Freelance Journalist Interview with Annie Makoff

“Really, really useful” press parties really, really help to inspire Annie Makoff, freelance journalist and founder of DisabledEntrepreneurs. Working primarily in the arena of disability issues, Makoff has contributed to next year’s Rough Guide to Accessible Britain, Disability Now, and SEN Magazine. Read on to find out what may inspire future articles…

About your journalism:

What do you write about?
My work is pretty varied. I specialise in disability issues ranging from news-based current affairs, hard-hitting features to disabled celebrity profiles.

I have solid experience in the recruitment and HR fields, and have produced blogs, press releases and feature articles on behalf of corporate clients in the field of HR.

I am also a SEO copywriter for a web content company where I have produced work for B2C clients.

In addition, I am one of the co-founders of DisabledEntrepreneurs, a new start-up organisation that supports disabled people wanting to set up their own business.

More recently, I’ve been a reviewer for the Rough Guide Accessible to Britain 2012.

Where are we likely to see your work?
Rough Guide to Accessible Britain 2012, Disability Now magazine, Disability magazine, Able Magazine, Changeboard, DisabledEntrepreneurs and SEN Magazine.

Whats the most memorable work you’ve done?
My article about the impact of the government cuts to mental health services which appeared in Disability Now earlier in the year. It was a huge story-breaker for them. Read it here.

More recently, my article investigating the idea of sex and confidence among the disabled community, which is here.

The most memorable work for corporate clients was my piece about employee commitment and competitive success where I discussed issues such as Corporate Alzheimer’s and Corporate Anorexia.

What interview or feature would you love the chance to do?
I’m working on a feature at the moment about the prevalence of childhood abuse among disabled children due to their perceived vulnerability. I’m not writing it for a specific publication as yet.

Also, I travel to Romania a lot, and I’ve done some journalism work out there in the past. I’d love the chance to write a travel feature about Romania – there are some really stunning cities such as Brasov and Sibiu which really need writing about. A lot of people are missing out on this extraordinary country with its incredible mountain ranges, its unspoilt town centres with cobbled streets and continental-style piazzas and its fantastic variety of great food, music and culture.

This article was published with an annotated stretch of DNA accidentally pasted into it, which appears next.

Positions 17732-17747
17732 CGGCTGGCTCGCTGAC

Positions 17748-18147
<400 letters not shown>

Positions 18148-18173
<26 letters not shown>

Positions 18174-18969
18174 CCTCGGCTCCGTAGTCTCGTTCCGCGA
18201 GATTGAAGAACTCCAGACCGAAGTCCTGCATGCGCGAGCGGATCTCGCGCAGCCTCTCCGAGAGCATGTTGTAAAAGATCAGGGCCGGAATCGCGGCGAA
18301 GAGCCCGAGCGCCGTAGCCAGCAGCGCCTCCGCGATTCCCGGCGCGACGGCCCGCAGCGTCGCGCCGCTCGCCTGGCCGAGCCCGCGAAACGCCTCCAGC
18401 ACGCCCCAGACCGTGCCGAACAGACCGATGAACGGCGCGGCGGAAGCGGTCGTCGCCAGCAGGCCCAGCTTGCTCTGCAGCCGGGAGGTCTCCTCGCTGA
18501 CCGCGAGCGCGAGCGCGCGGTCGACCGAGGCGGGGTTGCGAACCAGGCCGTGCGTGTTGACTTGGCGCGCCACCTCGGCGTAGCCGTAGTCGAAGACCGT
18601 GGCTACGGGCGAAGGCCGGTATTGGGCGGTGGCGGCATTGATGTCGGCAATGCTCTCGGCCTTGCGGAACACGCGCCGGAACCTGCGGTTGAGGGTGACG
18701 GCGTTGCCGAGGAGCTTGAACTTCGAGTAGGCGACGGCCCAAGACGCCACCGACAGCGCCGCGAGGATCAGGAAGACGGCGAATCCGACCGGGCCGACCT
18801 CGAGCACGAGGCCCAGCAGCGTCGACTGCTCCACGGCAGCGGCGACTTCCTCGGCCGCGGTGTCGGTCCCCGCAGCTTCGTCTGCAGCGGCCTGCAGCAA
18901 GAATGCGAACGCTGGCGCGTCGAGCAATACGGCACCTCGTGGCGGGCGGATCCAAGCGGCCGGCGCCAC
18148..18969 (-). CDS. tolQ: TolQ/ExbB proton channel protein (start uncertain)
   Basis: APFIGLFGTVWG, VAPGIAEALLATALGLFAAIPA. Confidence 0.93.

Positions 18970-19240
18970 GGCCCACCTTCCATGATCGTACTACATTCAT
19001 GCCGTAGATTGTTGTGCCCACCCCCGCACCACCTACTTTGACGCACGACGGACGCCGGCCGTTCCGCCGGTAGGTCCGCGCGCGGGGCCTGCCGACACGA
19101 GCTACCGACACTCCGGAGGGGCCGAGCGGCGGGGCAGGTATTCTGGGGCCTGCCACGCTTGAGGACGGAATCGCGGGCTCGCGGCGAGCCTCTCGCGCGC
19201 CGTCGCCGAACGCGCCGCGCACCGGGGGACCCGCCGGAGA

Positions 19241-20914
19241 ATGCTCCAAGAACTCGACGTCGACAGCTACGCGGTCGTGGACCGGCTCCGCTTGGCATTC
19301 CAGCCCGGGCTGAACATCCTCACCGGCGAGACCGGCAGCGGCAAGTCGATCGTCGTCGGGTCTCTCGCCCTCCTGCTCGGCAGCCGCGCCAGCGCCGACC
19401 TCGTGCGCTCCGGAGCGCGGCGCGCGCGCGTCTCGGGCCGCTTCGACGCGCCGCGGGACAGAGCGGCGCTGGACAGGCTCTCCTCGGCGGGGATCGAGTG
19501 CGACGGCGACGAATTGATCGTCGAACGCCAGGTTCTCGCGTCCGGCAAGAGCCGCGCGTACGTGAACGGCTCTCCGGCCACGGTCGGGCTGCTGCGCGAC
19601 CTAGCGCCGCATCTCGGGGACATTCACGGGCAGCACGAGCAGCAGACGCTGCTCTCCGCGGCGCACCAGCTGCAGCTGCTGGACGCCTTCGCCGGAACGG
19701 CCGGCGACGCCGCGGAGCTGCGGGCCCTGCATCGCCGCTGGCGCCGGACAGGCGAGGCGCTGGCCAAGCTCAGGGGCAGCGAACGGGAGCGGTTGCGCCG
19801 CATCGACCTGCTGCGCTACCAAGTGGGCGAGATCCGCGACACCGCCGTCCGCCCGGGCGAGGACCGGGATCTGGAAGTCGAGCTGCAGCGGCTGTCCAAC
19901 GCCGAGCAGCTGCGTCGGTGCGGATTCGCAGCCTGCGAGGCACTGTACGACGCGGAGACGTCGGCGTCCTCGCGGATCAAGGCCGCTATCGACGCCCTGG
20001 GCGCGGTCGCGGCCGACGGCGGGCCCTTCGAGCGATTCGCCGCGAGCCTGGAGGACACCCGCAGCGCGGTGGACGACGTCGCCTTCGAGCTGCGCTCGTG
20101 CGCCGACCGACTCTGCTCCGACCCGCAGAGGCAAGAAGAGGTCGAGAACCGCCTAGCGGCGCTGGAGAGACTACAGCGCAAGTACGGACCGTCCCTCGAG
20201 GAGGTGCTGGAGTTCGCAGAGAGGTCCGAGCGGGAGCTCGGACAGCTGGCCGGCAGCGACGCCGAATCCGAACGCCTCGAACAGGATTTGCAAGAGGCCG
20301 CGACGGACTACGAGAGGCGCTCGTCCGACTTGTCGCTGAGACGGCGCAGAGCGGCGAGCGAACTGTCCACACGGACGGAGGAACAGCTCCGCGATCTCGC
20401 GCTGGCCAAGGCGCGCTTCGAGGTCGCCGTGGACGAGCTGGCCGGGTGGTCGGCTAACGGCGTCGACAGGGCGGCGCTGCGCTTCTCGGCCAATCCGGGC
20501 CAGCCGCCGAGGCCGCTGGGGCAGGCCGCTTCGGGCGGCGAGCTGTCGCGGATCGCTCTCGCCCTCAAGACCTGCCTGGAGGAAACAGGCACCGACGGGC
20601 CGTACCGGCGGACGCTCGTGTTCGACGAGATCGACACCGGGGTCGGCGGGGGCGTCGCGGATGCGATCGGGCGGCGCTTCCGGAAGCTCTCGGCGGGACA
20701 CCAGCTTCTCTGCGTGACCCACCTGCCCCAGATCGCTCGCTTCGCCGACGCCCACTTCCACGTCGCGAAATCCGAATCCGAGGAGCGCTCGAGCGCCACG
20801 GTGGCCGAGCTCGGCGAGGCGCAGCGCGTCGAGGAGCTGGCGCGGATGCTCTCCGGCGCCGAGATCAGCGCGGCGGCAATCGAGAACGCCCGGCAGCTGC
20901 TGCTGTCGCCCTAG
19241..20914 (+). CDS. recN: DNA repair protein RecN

About you and PRs:

Where do you source ideas for articles?
Google alerts for up-to-the-minute news on specific search terms, BBC news pieces, news releases from charities, etc.

How can PRs be useful to you?
By sending me releases which are news-worthy rather than primarily product-based.

How and when do you like them to get in touch?
Telephone or email.

Do you find press conferences, trips, parties and other events useful or an interruption?
I find these really, really useful – you get to meet such a huge range of people and throw ideas around.

If you could make one change to the way PRs deal with you, what would it be?
To stop sending out generic press releases to a vast address list – it feels very impersonal.

About you:

How would you pay the bills if you weren’t a journalist?
Being a cat behavioural therapist or a historian writing biographies of strong women in history.

If we gave you £1000, how would you spend it?
I’d put it towards the DisabledEntrepreneurs business.

What books are on your bedside table, magazines in your bag, or blogs on your screen?
I’m a huge book worm. At the moment I am reading:

‘Wedlock: How Georgian Britain’s Worst Husband Met His Match’, by Wendy Moore, ‘Tricks of the Mind’ by Derren Brown and ‘Exit the Actress’ by Priya Parmar.

Blogs: Diary of a Benefit Scrounger.

[img|jpg|Annie Makoff ]
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